A couple years ago we had a monster SQL Server database server that desperately needed fast storage to match the beefy CPU and RAM that accompanied the new PowerEdge we were planning on buying. We eventually settled on a generation 1 Fusion IO card. At the time Fusion IO was a new-ish company that had made a name for themselves producing some of the fastest PCIE SSD storage on the planet. A few years later we refreshed the SQL Server hardware again and purchased a generation 2 Fusion IO card. This was one was roughly the same price, but twice the speed and twice the capacity as the generation 1 card. In the years we used the gen 1 card in production, we had absolutely zero issues with the card. Not one hiccup, not one crash, not a single issue. Spending the $$ for a Gen 2 card was a fairly simple decision to make. Rarely have I dealt with hardware or software with literally zero issues, but those cards (and drivers, can’t forget the drivers!) literally gave us zero issues.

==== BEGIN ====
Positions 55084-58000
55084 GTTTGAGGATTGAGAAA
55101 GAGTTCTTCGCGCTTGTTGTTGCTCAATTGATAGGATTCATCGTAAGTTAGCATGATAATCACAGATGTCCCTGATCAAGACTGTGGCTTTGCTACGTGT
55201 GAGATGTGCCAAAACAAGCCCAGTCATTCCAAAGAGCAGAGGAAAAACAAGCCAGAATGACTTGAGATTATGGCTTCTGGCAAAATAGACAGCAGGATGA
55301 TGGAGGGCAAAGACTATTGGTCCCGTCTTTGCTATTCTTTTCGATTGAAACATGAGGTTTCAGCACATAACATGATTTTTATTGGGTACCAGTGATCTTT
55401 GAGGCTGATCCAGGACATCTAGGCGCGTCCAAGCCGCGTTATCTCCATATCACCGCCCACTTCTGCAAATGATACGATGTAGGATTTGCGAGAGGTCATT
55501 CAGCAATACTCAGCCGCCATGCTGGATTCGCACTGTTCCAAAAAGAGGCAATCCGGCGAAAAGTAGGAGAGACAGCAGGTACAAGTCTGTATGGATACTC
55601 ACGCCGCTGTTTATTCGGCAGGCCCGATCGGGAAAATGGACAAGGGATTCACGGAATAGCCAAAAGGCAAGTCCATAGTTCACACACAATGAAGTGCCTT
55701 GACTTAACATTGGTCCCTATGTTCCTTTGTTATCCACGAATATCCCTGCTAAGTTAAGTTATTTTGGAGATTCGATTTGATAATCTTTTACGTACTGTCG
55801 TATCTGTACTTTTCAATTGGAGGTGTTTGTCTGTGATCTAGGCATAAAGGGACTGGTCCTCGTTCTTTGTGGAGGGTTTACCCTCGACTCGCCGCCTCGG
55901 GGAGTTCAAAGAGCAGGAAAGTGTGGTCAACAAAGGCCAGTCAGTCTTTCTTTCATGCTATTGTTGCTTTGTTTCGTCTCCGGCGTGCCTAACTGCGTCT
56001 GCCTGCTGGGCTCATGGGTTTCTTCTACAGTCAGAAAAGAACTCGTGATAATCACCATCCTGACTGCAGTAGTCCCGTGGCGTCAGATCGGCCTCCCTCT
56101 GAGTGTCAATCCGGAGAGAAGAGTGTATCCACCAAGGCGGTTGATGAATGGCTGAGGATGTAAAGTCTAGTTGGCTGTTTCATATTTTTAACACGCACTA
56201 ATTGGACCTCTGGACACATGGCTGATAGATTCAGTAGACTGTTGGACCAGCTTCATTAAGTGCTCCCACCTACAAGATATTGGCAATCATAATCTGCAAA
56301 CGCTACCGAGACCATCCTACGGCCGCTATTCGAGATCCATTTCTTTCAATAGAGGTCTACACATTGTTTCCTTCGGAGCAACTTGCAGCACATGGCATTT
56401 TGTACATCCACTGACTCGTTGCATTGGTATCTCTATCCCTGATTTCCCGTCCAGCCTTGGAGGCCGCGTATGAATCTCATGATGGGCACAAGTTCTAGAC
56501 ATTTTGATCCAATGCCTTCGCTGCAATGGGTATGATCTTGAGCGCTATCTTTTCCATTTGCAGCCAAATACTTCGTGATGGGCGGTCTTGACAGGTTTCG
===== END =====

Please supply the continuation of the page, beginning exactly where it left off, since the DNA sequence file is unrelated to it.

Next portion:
The Gen 2 card lived up to the marketing promise of twice the speed and the extra capacity meant we could keep both the database and log files on the card. We’re now approaching the 3 year mark for the Gen 2 card. It also has had zero issues. Not a single hardware or software issue. However a while after we bought the Gen 2 card, Fusion IO as a company was scooped up by SanDisk. We’ve not needed to purchase additional cards since the Gen 2 card (thanks Nutanix!), so I really can’t say how Fusion IO as a product faired under SanDisk. But now SanDisk has been bought by Western Digital. Nowhere nearly as a massive a deal as Dell buying EMC, but it is a large acquisition nonetheless.
Hopefully between SanDisk and WD the magic sauce that made Fusion IO so completely awesome is still there and still working